The holidays are fast approaching, and between shopping and preparing for celebrations with family and friends, observers around the world are also in the midst of acquiring, erecting, and decorating Christmas trees in their homes. This is often a beloved part of the holiday season as the smell of fir fills the house and pine needles clutter the floors. But it also can present a variety of health problems linked to “Christmas tree syndrome.”
What is Christmas tree syndrome?
Allergen experts are highlighting the prevalence of so-called Christmas tree syndrome this year. It’s not a mental condition stemming from loneliness during the holidays, but a physical ailment caused directly by the Tannenbaum in your living room.
A 2011 study published in the Annals of Allergy, Asthma, and Immunology found that Christmas trees can contain upwards of 50 different types of mold, which can easily trigger an allergic reaction among people. Depending on how bad your allergies are, it can either manifest itself in simple sniffles or a real medical problem if you have severe allergies or asthma.
How to prevent Christmas tree syndrome with real trees
Prevention of Christmas tree syndrome starts as soon as you pull up to the house with your tree. Before you take it inside, hose it down with water to wash off any allergens, as directed by the National Asthma Council of Australia.
If you’re still experiencing allergy or asthma-related difficulties after you hose down the tree, it might be best to move it outside this year.
Can fake trees give you Christmas tree syndrome?
Don’t think you’re out of the woods just because you have an artificial tree.
It’s likely that your tree and decorations have been gathering dust in the closet or garage all year, so it’s probably not a good idea to take it directly into the living room. Instead, shake the tree and the ornaments outside before setting them up. For extra good measure, wipe down the decorations to get any allergens or bacteria off. Why would you want to display dirty decorations anyway?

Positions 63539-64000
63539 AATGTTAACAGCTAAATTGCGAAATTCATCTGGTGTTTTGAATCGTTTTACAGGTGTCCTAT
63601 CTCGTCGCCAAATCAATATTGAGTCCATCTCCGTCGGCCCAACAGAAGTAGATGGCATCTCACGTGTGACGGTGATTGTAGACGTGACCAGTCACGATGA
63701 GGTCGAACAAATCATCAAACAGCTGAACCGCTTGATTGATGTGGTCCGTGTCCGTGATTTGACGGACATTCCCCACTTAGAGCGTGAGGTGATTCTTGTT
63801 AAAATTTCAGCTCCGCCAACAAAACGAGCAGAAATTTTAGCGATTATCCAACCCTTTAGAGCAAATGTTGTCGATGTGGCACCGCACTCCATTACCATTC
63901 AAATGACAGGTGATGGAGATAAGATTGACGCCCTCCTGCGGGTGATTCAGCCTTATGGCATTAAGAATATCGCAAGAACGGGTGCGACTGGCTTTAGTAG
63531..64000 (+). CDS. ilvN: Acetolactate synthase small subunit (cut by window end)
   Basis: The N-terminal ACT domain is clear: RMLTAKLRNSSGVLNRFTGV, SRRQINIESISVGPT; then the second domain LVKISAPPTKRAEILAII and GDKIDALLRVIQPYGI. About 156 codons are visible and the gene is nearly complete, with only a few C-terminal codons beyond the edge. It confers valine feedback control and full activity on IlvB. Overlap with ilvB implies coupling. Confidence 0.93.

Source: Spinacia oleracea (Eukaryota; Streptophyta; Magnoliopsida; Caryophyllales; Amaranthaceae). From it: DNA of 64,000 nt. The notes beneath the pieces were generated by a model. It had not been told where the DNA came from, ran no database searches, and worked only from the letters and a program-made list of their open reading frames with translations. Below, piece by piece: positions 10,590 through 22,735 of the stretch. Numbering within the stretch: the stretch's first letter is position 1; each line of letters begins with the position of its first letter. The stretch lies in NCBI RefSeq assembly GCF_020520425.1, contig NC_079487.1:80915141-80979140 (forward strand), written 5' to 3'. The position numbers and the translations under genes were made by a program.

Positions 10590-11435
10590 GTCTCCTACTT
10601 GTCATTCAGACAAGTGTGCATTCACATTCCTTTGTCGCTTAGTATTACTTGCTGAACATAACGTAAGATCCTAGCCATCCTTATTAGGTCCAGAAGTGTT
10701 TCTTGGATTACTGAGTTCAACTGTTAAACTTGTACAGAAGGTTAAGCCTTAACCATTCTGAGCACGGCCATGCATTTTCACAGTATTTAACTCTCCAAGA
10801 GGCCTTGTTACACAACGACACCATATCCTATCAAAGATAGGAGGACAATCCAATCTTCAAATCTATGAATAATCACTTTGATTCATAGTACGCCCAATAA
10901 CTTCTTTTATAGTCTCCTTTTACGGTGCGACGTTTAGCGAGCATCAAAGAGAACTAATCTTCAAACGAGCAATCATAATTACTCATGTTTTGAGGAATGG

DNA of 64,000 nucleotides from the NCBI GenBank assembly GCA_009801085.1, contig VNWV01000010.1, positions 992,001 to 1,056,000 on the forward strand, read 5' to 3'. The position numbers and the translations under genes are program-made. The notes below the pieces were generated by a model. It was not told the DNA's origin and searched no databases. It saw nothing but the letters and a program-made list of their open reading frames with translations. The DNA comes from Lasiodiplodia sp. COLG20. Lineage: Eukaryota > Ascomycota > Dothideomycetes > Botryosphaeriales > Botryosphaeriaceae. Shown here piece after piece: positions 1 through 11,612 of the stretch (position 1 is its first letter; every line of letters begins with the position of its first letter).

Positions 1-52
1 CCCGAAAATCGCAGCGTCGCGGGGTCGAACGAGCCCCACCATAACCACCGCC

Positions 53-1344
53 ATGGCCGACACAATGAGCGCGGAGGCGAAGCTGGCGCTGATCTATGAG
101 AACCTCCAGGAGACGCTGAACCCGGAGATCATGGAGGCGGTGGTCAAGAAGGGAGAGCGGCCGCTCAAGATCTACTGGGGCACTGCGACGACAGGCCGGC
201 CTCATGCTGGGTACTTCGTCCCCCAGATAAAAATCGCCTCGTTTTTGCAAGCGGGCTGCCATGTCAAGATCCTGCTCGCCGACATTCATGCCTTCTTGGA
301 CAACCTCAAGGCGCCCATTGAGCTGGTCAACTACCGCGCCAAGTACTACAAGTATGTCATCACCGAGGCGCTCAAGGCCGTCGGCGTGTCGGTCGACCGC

How to get an allergen-free real tree
According to UCLA Health, pine allergies aren’t exactly common, though they do exist. Still, because of the other possible allergens that Christmas trees can harbor, it might be worth it to invest in a non-allergenic tree this year.
The Leyland cypress tree is a common hypoallergenic alternative to common Christmas trees like the balsam fir and Frasier fir. The Leyland cypress is a good choice for anyone looking to stay healthy as it doesn’t produce any pollen, rendering it a “sterile hybrid tree.” It just might take some extra searching and calling different Christmas tree lots to find one.
Plan ahead for Christmas tree syndrome next year
The best way to avoid the headache of preparing for possible Christmas tree syndrome is to prepare for next year as soon as this year’s celebrations are over.
It’s best to store your decorations where they can’t gather any allergens in the coming year. For best result, use plastic coverings like bubble wrap or vacuum-sealed bags to keep allergens from sticking to the decorations and tree.
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